Me: “Boys, do you want an iPad?”
Boy 1: “No, I don’t like iPads?”
Me: “Well have you used one before?”
They all nodded and sneered in my general direction, not wanting to make any eye contact.
Me (totally thrown off and not sure where to go with this awkward situation): “Okay… Uh, hmm…”

And then it dawned on me, we were in… A LIBRARY!!
“Do you want to look at books about birds?”
They all nodded eagerly and stood up. I then skipped over to the 598 section (yes, I am becoming a Dewey Decimal System Master!), showed them where the bird section was and they happily looked at the books until the end of their library time… engaged in learning.

Now that was unexpected! The boys looking at books were just as engaged in their learning as their classmates who were using iPads. This was a big reminder that technology isn’t for everyone and it is just another option as we differentiate instruction for our students. Forcing every student to use technology to learn and present their learning is just as ineffective as forcing every student to all use pencil and paper and books in the library!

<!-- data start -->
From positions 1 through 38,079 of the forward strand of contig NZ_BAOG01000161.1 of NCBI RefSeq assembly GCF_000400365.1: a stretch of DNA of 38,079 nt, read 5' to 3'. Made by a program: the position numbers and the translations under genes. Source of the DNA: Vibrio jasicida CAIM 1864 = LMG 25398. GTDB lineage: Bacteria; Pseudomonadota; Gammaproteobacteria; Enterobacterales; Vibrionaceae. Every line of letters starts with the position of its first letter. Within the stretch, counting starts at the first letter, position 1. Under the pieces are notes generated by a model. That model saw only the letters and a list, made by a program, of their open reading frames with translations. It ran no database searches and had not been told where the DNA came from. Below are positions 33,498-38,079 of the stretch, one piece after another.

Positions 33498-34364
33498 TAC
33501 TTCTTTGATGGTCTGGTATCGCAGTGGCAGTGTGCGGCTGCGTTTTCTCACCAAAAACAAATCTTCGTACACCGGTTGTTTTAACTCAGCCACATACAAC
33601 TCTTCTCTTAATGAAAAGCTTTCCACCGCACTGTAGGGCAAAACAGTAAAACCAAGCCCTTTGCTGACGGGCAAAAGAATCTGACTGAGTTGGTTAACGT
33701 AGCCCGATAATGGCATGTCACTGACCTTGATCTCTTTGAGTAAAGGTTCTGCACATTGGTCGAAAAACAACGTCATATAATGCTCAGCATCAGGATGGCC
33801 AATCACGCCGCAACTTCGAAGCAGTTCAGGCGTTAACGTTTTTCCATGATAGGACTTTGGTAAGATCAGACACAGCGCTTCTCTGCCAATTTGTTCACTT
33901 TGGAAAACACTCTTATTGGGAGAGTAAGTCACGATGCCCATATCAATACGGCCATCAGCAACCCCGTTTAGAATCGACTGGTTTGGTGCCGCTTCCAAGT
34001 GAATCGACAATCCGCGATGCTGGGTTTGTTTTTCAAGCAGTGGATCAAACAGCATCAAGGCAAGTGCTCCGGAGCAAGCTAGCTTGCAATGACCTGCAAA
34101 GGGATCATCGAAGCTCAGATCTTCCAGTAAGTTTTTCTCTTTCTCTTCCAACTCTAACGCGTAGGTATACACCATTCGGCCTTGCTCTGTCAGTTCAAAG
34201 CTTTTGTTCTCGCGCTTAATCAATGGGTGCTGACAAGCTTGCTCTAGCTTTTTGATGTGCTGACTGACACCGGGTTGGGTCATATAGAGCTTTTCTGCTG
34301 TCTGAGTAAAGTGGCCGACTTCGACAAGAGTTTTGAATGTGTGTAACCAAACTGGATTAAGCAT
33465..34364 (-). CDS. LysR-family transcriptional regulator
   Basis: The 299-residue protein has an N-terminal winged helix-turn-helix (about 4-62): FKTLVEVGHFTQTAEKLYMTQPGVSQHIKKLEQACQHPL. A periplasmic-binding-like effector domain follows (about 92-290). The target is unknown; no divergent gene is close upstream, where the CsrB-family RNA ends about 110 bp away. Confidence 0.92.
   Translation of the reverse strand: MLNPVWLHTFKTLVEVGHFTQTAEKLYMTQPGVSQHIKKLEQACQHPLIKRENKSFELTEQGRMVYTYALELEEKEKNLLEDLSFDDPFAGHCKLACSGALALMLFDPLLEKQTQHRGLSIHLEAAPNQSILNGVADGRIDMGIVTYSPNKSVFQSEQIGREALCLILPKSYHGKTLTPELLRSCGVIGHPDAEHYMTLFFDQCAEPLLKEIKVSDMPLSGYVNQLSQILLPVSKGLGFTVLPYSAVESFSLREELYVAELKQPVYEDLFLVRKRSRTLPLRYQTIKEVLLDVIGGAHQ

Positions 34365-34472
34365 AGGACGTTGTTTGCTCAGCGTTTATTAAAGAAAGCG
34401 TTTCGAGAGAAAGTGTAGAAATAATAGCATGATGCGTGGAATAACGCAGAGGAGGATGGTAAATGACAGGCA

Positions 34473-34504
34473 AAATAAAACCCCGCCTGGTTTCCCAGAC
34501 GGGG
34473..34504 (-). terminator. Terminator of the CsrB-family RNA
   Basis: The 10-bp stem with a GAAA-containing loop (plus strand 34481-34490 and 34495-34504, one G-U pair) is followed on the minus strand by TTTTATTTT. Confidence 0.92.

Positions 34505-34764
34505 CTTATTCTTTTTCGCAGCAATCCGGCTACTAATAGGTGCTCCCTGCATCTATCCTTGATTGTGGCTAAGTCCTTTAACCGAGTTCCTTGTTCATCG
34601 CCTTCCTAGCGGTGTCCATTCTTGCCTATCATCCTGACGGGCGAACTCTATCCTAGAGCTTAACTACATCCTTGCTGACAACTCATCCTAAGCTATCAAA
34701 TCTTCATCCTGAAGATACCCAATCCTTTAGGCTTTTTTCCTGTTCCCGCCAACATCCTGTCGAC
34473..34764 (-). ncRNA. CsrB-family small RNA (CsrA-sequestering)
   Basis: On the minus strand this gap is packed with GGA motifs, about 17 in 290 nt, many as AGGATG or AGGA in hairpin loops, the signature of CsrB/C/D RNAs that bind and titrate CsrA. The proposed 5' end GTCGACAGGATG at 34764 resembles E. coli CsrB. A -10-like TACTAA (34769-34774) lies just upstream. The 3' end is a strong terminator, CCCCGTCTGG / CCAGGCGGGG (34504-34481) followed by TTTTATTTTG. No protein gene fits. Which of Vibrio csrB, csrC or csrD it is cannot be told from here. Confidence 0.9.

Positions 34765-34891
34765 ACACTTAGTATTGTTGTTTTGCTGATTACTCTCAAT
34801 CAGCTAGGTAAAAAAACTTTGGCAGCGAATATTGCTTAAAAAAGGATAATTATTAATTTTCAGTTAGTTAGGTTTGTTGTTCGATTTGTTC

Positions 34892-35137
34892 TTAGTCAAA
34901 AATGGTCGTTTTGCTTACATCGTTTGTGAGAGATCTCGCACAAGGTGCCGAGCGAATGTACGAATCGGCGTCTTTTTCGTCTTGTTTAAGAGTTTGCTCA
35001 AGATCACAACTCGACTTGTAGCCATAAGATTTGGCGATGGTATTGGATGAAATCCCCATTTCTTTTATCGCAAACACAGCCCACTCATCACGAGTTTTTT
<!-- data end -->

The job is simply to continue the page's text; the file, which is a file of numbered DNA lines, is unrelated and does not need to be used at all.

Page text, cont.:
Oh, and in case you are curious, here are some of the bird videos these students found. Welcome spring!
Robins Hatching

Sparrow Building a Nest

Warlber Singing

Yes, Genius Hour in Kindergarten!

I have been reading a lot about Genius Hour and have been inspired by my own district’s Gallit Zvi and her journey with integrating it in her classroom. The teacher of our Grade Five buddy class went to a workshop that Gallit ironically spoke at and decided to integrate it into her class.  Wow, am I ever lucky that our classes are buddies!  Her Grade Fives have been doing amazing work during their genius hour time.